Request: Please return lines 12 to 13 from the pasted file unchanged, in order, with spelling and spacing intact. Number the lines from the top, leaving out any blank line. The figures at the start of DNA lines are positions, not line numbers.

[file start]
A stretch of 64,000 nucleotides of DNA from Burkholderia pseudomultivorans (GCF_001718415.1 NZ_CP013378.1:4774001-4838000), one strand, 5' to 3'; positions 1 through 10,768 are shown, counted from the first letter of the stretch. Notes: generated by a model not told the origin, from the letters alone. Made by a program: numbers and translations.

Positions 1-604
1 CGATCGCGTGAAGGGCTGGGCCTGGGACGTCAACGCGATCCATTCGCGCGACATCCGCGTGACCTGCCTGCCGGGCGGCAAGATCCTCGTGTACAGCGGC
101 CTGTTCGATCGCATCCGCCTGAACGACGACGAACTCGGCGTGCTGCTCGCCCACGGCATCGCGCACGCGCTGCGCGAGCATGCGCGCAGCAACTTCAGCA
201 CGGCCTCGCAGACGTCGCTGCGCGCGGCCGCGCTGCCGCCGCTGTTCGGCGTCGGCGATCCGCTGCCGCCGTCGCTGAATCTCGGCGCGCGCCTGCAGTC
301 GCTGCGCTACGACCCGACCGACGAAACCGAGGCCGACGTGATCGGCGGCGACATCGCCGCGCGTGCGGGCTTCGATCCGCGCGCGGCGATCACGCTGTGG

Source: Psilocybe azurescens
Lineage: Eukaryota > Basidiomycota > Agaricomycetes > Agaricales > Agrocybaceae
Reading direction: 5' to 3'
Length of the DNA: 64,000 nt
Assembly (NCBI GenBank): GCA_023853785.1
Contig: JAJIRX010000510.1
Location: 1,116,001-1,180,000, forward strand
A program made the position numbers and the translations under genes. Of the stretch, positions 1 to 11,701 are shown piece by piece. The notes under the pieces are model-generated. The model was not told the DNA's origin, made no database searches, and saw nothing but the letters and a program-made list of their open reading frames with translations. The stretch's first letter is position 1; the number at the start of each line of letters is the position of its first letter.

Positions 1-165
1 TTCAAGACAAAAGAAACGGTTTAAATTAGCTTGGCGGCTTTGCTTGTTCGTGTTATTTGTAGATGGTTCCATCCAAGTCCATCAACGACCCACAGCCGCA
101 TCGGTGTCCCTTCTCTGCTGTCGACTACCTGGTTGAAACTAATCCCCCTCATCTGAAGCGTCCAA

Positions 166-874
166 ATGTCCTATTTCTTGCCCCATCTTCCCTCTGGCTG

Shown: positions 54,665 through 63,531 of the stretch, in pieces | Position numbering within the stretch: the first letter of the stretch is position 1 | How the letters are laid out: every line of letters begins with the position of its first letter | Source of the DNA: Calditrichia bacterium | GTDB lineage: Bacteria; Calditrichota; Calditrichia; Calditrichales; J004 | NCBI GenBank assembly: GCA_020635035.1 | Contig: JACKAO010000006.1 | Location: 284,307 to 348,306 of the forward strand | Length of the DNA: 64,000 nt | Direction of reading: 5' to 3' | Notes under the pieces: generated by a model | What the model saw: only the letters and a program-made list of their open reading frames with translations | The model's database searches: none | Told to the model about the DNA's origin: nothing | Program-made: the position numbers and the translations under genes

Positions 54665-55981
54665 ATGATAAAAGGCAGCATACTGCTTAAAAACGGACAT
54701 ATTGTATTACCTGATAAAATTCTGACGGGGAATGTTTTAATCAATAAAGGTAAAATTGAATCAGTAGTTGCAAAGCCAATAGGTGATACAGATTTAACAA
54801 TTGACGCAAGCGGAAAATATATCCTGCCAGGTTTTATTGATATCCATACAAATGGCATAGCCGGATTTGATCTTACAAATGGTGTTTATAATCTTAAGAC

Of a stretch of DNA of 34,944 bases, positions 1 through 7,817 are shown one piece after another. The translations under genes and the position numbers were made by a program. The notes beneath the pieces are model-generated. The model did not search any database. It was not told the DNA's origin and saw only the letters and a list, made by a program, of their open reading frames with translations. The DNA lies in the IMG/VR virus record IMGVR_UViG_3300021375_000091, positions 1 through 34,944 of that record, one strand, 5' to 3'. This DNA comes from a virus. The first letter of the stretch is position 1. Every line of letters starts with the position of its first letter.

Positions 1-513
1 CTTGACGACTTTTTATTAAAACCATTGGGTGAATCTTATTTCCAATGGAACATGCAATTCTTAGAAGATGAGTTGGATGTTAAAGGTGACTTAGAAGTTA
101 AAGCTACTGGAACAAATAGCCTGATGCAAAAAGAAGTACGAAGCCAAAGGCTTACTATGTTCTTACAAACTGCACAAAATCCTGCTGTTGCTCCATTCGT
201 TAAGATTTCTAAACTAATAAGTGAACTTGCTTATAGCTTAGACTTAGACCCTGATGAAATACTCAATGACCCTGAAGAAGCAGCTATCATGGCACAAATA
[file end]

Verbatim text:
Contig: JAJIRX010000510.1
Location: 1,116,001-1,180,000, forward strand